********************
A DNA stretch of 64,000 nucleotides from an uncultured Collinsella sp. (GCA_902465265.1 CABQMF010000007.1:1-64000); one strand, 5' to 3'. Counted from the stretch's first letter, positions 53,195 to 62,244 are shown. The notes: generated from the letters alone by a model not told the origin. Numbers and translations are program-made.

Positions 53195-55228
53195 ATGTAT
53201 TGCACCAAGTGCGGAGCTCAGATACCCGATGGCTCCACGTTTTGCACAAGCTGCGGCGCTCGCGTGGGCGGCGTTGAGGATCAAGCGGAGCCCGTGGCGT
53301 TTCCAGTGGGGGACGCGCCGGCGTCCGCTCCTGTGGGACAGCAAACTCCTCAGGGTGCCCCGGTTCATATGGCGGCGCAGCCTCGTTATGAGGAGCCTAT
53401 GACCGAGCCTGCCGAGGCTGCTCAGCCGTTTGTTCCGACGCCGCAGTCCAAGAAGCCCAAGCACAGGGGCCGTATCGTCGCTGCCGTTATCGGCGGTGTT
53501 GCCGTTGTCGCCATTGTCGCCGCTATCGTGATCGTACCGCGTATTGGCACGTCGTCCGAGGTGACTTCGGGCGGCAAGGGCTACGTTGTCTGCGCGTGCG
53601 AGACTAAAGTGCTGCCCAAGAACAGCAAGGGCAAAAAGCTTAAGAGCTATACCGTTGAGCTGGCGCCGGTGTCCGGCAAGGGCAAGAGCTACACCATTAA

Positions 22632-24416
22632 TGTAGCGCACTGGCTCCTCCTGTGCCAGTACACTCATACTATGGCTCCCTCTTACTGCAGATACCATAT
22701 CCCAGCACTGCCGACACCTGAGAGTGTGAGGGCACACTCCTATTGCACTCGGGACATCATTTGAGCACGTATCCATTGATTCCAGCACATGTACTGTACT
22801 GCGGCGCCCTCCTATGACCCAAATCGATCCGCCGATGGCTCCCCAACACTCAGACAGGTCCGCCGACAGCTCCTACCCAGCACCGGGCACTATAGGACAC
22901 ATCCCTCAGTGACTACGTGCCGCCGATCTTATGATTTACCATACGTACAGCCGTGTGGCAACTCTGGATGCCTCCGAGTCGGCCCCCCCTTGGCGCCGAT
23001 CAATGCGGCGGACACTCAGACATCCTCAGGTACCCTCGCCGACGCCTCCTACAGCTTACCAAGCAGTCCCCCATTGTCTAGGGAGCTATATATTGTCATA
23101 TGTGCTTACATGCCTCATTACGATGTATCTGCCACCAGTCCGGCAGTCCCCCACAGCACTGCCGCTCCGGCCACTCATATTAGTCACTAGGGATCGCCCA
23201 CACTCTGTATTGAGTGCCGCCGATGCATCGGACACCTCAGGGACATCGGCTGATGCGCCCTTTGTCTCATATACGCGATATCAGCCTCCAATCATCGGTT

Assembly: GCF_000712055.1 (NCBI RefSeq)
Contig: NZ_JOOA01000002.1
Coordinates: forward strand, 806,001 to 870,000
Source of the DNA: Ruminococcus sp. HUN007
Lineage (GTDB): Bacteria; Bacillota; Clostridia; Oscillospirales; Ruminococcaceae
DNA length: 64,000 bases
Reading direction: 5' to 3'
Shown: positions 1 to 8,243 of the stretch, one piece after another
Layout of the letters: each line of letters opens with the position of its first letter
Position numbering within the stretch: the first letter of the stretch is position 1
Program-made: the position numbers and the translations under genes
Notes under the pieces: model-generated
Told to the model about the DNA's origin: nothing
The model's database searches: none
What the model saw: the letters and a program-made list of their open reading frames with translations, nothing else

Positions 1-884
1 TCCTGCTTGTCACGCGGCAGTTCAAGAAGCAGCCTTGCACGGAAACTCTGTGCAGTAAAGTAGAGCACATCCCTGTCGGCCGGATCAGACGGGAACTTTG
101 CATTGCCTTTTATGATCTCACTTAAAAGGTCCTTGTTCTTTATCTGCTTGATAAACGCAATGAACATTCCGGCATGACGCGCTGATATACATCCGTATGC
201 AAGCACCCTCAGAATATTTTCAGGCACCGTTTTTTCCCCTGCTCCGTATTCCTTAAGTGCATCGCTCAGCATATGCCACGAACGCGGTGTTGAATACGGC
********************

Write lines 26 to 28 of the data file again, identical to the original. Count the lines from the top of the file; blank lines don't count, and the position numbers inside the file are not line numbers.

Position numbering within the stretch: the first letter of the stretch is position 1
Program-made: the position numbers and the translations under genes
Notes under the pieces: model-generated